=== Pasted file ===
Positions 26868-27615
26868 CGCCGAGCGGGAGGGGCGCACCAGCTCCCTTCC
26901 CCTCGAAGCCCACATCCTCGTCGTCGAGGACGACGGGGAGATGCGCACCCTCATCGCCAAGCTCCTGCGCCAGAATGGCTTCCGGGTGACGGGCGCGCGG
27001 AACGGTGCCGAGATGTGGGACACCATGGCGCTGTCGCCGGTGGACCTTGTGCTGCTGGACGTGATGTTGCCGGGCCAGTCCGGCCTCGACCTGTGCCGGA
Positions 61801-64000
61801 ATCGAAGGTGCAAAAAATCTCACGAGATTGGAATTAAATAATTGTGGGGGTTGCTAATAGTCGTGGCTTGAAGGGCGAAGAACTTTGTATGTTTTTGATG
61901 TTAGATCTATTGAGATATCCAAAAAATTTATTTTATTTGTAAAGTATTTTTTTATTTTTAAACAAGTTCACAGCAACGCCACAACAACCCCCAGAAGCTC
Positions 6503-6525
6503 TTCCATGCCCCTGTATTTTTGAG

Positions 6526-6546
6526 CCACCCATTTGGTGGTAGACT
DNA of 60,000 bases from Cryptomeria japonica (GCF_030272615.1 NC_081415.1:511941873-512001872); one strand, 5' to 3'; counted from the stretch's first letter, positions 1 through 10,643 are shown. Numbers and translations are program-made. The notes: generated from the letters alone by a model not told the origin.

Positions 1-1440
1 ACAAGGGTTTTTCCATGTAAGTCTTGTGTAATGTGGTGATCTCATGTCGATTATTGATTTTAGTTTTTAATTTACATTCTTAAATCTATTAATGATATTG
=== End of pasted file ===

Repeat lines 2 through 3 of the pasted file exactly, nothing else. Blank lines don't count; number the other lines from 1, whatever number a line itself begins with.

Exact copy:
26868 CGCCGAGCGGGAGGGGCGCACCAGCTCCCTTCC
26901 CCTCGAAGCCCACATCCTCGTCGTCGAGGACGACGGGGAGATGCGCACCCTCATCGCCAAGCTCCTGCGCCAGAATGGCTTCCGGGTGACGGGCGCGCGG